Adventurers from a local bushwalking group had hoped to spend ‘a lazy day’ trekking, swimming and floating down a canyon.
Instead, Saturday ended tragedy with the deaths of two of the group’s most recent members killed by a freak whirlpool – its second tragedy in just a few months.
Tributes continue to pour in for NSW Police Senior Constable and cancer survivor Kelly Foster, 39, who drowned.
She had tried to rescue a Chinese student, 24, who was sucked into a whirlpool at the Wollangambe Canyon, on Mount Wilson in the Blue Mountains.
The hero police officer dived into the raging waters after seeing the young woman’s inflatable lilo be sucked in by the whirlpool, tipping her off into the water.
But as Senior Constable Foster tried to pull the woman out, she too was sucked in by the powerful waters and disappeared underwater before both women’s bodies were found by police divers the next day.
Gavin Morom (left) uploaded this happy photo with his long-term partner NSW Police Senior Constable Kelly Foster (right) after she died on Saturday
Shattered police colleagues stationed at Lithgow have recommended Senior Constable Foster be considered for a posthumous bravery commendation.
Earlier in the day, Senior Constable Foster and her long-term partner Gavin Morom trekked the 2.5km from Mount Wilson to the Wollangambe River with other members from the Upper Blue Mountains Bushwalking Club.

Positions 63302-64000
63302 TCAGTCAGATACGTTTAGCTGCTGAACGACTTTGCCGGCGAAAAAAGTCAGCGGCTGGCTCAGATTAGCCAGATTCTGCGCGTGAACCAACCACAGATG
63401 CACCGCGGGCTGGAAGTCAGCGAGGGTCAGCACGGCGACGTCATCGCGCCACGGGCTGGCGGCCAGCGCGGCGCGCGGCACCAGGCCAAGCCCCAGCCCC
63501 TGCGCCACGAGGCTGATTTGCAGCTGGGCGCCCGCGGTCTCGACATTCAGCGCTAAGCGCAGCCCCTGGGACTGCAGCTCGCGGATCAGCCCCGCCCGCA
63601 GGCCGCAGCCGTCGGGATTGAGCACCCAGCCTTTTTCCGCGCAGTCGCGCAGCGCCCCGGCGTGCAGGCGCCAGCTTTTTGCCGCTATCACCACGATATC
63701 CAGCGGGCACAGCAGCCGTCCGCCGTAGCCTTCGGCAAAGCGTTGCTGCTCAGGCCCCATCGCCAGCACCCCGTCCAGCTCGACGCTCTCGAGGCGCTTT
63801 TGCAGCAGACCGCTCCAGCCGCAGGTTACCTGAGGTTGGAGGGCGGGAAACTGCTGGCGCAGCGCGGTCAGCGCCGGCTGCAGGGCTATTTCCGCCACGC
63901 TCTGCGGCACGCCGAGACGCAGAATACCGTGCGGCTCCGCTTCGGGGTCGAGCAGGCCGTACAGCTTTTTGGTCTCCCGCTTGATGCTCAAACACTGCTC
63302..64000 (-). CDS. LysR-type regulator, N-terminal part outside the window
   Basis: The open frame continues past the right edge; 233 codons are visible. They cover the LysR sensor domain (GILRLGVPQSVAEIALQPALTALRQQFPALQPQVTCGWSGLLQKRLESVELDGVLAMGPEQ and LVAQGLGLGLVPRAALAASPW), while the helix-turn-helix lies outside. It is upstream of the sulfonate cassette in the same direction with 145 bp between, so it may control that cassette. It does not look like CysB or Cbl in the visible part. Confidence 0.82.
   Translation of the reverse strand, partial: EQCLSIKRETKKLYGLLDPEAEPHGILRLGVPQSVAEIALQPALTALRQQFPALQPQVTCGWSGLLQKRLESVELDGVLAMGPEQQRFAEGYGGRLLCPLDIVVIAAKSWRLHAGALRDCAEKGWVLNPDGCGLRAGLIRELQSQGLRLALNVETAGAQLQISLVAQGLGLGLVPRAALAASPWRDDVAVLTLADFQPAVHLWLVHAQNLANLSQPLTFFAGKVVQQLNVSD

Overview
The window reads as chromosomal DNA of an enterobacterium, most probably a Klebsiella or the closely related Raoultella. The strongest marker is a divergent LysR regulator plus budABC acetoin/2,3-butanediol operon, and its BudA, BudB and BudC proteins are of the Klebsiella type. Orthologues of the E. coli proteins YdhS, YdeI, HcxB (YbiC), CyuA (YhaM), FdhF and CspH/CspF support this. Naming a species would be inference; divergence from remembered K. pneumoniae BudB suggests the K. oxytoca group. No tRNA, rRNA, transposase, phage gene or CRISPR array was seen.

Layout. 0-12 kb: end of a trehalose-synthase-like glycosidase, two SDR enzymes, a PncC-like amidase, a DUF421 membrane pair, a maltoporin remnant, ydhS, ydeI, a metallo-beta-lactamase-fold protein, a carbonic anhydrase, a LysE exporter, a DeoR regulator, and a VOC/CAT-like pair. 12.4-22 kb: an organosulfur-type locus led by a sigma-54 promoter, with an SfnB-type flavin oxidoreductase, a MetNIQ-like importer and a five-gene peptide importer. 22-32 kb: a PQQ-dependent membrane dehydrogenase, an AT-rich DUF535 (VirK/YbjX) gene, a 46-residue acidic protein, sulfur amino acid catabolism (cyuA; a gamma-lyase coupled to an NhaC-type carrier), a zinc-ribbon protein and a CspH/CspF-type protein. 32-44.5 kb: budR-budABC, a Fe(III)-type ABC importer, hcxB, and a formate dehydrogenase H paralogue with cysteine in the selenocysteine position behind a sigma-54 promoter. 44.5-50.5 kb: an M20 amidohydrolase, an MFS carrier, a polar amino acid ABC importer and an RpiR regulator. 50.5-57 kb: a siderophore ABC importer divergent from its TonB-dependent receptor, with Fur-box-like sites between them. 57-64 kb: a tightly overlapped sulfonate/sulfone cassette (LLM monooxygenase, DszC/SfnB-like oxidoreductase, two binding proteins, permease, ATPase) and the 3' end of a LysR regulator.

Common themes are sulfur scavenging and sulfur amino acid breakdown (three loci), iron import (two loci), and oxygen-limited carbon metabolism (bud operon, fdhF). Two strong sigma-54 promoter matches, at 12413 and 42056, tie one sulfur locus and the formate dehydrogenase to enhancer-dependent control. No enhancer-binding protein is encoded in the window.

The club lost had already lost another member after he fell off a cliff in September.
Mr Morom uploaded a loving tribute to his partner on Monday night by replacing his Facebook profile photo, which has been inundated with tributes and condolence messages.
The new photo shows the couple snuggled up together enjoying the outdoors in snowy conditions.
The couple bonded over their mutual love of adventuring and regularly went camping, hiking and on mountain bike rides throughout Australia
‘There are no words. A beautiful person and we are thinking of you,’ one friend commented.
Another added: ‘That’s a good one to hold onto, it shows a super happy couple.’
Senior Constable Foster and the unnamed international student who lived in Chiswick as among the newest members of the Upper Blue Mountains Bushwalking Club, the Daily Telegraph reported.
The club describes canyons on its website as ‘breathtaking places, beautiful, exciting and at the same time dangerous’.
‘This is a Blue Mountains classic! Come and join us on a lazy day floating or swimming down the Wollangambe at Mt Wilson,’ the club posted in the lead up to Saturday’s ill-fated trek.
‘There are long swims and rock scrambling below magnificent cliff walls. No abseils or ropes are involved. The day ends with a steep climb out and return to Mt Wilson.’
Senior Constable Kelly Foster (left) drowned while trying to save an international student who became stuck in raging waters in the Blue Mountains, west of Sydney, on Saturday. Senior Constable Foster had trekked to the picturesque spot with her boyfriend Gavin Morom (right)
Previous member Roy Barlow, 65, fell to his death in the Wolgan Valley on September 2, according to a fatal incident report published by the Australian Canyoning Association on Facebook.
The report described Mr Barlow as a popular and respected member of the Blue Mountains canyoning community who was experienced in setting and leading abseils.
Earlier on Saturday, Mr Morom posted about their trek on Strava, a popular adventurer at fitness social media app.
The couple bonded over their shared love of adventuring regularly went hiking, camping and on mountain bike rides throughout Australia.